There is some value in a butt dyno, but placebo is also a strong force. When I had my 2000 SS Camaro it was fast. I test drove one of the supercharged Mustangs and it had some a smooth power curve that it didn’t feel as fast as my Camaro but was proven to be superior. The Mustang held a constant rate of acceleration while my Camaro increased the rate of acceleration all the way to the fuel cutoff. The butt dyno was wrong in this case.
While I agree that impressions felt by a driver can be wrong, they can also be profoundly different and more accurate in feeling performance gains on the track that the incredibly accurate engine dyno data could not produce. Ask Ted at engnbldr about his experience with engine dyno data and then with that same engine driven in a NASCAR Sprint Car and the driver’s “butt-dyno” comments… or the results on the clock.
There is an incredible amount of accurate data collected and reported by the technology installed in a NASCAR vehicle, but if Kyle Bush, Martin Truex Jr., or Brad Keselowski tells their Crew Chief to make a change to their car based on their “butt-dyno”, what do you think will happen?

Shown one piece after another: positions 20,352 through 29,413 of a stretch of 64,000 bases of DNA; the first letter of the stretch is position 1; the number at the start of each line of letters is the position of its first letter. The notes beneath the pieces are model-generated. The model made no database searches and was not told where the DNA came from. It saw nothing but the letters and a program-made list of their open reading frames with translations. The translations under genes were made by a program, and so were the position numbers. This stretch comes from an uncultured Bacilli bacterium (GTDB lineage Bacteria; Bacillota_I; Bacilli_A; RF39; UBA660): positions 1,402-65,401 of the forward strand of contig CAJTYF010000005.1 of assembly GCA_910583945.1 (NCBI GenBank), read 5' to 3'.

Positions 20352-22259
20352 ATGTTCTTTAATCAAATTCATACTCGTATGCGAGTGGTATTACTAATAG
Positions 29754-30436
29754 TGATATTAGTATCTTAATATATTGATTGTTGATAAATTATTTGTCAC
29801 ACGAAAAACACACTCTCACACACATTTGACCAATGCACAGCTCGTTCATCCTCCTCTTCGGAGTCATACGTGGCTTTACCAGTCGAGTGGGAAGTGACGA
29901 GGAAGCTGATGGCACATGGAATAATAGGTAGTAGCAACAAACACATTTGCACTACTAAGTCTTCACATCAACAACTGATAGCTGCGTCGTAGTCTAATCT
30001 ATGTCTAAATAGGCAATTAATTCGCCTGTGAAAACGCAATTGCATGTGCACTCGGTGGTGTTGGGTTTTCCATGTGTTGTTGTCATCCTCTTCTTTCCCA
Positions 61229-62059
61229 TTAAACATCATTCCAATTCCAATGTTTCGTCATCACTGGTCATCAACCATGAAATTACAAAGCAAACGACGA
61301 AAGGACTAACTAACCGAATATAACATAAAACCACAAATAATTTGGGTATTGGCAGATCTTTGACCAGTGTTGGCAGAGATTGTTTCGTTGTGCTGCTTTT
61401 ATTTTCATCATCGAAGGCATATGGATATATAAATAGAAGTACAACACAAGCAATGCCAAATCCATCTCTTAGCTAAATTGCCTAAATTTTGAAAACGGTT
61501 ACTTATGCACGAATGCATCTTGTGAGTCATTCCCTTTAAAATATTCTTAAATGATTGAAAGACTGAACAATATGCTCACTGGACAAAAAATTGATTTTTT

You compared your Camaro to a blown Mustang. How was the Mustang “proven to be superior”?
My comment was simply to say that while testing and tuning, and in the absence of a chassis dyno or engine dyno to test the actual changes, most of us go by our gut feeling and physical senses.
Would you argue that andykrow’s recent experience with his valve lash setting is a placebo effect?
Or how about H8PVMNT’s ongoing and lengthy butt-dyno testing… are his experiences a placebo effect or does his experience have a degree of accuracy and real change?
Most of the changes and results I have done to my engines, dating back to my 5 years of racing go-karts, with engines that were built and dyno tested by my good friend and competitor, and one of the best McCulloch go-kart engine builders of his time, and he had a room full of 1st Place Trophies to prove it, has been because of what I felt after making a change.
Since my 1964 283 CU Chevy Malibu, thru two 327-powered Corvettes, 8 years and 3 sand rails, while hang’n with some the best engine builders around, including a few racing legends, most of the changes I personally experienced with my own vehicles can be easily proven by a huge library of data and history by every automotive expert on the planet…. that backs up my butt-dyno.
That’s just my opinion – it may be worthless.